Category Archives: Negligence

Lawrence Kessler, ‘Alternative Liability in Litigation Malpractice Actions: Eradicating the Last Resort of Scoundrels’

ABSTRACT The legal malpractice tort, however, has managed to withstand the winds of legal change. Particularly crucial has been the refusal to apply alternative causation doctrines. The refusal to apply causation doctrines that have been embraced in other areas has significant social effects. As a result, the consumers of legal services receive less protection from […]

Peter Watts, ‘The Quincecare duty: misconceived and misdelivered’

INTRODUCTION The ‘Quincecare duty’ refers to a putative duty on a bank owed to a customer not to follow the instructions of a person authorised to operate the customer’s bank account, ‘a mandatary’, when it has reasonable grounds for believing that the mandatary is dishonestly using his or her power. It will be submitted in […]

Gerald Boston, ‘Strict Liability for Abnormally Dangerous Activity: The Negligence Barrier’

ABSTRACT My main thesis is that the doctrine of strict liability for abnormally dangerous activity (which I sometimes refer to by the acronym SLADA), memorialized in sections 519 and 520 of the Restatement (Second) of Torts, has evolved to the point of near extinction because courts have concluded that the negligence system functions effectively to […]

Richard Ausness, ‘Is Litigation the Way to Combat the Opioid Crisis?’

ABSTRACT This paper examines the lawsuits brought by state and local government entities against prescription opioid producers and sellers. It examines their potential liability as well as some of the defenses they might raise. The paper also discusses multidistrict litigation and government lawsuits in state court. It concludes that litigation is not the best solution […]

Frank Vandall, ‘Suing The NRA for Damages’

ABSTRACT A solution is needed for the gun violence epidemic, where approximately 15,000 innocent persons are shot to death each year. Close analysis reveals that meaningful legislative solutions have failed to move forward. The reason for this failure is the National Rifle Association’s (NRA) stranglehold on federal and state legislators. This Article explores a nonlegislative […]

‘Reproductive Exceptionalisms’

Dov Fox, Birth Rights and Wrongs: How Medicine and Technology are Remaking Reproduction and the Law (2019). Over the past four decades, people have increasingly turned to reproductive technologies to form their families. As technologies such as egg freezing, in-vitro fertilization, and pre-implantation genetic diagnosis have developed and improved, processes that were once left to […]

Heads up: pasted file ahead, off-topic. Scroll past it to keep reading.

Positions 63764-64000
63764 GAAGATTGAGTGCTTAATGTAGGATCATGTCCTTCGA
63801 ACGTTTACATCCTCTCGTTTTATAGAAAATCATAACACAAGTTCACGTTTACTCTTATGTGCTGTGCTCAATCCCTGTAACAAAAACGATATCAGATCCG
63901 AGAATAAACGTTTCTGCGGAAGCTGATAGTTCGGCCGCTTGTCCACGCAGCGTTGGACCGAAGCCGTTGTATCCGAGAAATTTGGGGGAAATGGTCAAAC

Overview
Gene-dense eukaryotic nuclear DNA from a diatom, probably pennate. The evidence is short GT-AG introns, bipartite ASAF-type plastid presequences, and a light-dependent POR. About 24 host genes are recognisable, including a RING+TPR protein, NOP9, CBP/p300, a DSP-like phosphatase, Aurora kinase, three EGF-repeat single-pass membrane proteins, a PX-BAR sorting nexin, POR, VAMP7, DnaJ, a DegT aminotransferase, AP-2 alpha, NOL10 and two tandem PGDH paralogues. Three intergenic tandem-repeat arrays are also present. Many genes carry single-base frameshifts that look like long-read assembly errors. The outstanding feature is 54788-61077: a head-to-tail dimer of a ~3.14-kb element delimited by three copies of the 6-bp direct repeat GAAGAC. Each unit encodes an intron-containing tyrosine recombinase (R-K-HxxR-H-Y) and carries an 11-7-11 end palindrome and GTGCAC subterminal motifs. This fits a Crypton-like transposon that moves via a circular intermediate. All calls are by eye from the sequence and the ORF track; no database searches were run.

Griffin and Briffa, ‘Still Awaiting Clarity: Why Victoria’s New Civil Liability Laws for Organisational Child Abuse Are Less Helpful than They Appear’

ABSTRACT In 2017 Victoria became the first Australian jurisdiction to initiate substantive reforms to its civil liability laws, to address barriers faced by plaintiffs seeking to hold institutions liable for child abuse. The new law, based on recommendations arising from a Victorian inquiry, establishes a statutory duty of care owed by organisations to take reasonable […]

Luke Haqq, ‘Reconsidering Wrongful Birth’

ABSTRACT The tort action for ‘wrongful birth’ has a history dating back at least to the 1960s, when it emerged along with the claims for ‘wrongful life’ and ‘wrongful conception’. Since their incipience, this trio of lawsuits has generated an expansive commentary, reaching into thousands of articles in the legal literature alone. With a divide […]

Lucas Brandão Borges Caiado, ‘Understanding State Liability for Damages Caused by Negligent Investigations and Lawsuits – An Analysis of the Brazilian Case in the Light of British and French Experiences’

ABSTRACT General investigations and lawsuits held under Brazilian jurisdiction are considered public records and negligent actions triggered by misuse of power can lead to right violations and cause losses to individuals and companies. In the last decade, the country has been experiencing changes when it comes to corruption. For the first time in history powerful […]

‘Daughters’ psychiatric claims restored over witnessing of father’s death’

“The High Court has ruled it was wrong to strike out secondary victim claims from daughters who witnessed their father die after he was allegedly victim of clinical negligence. The girls, aged 12 and nine at the time, claim for a psychiatric injury suffered as a result of witnessing the event for a type of […]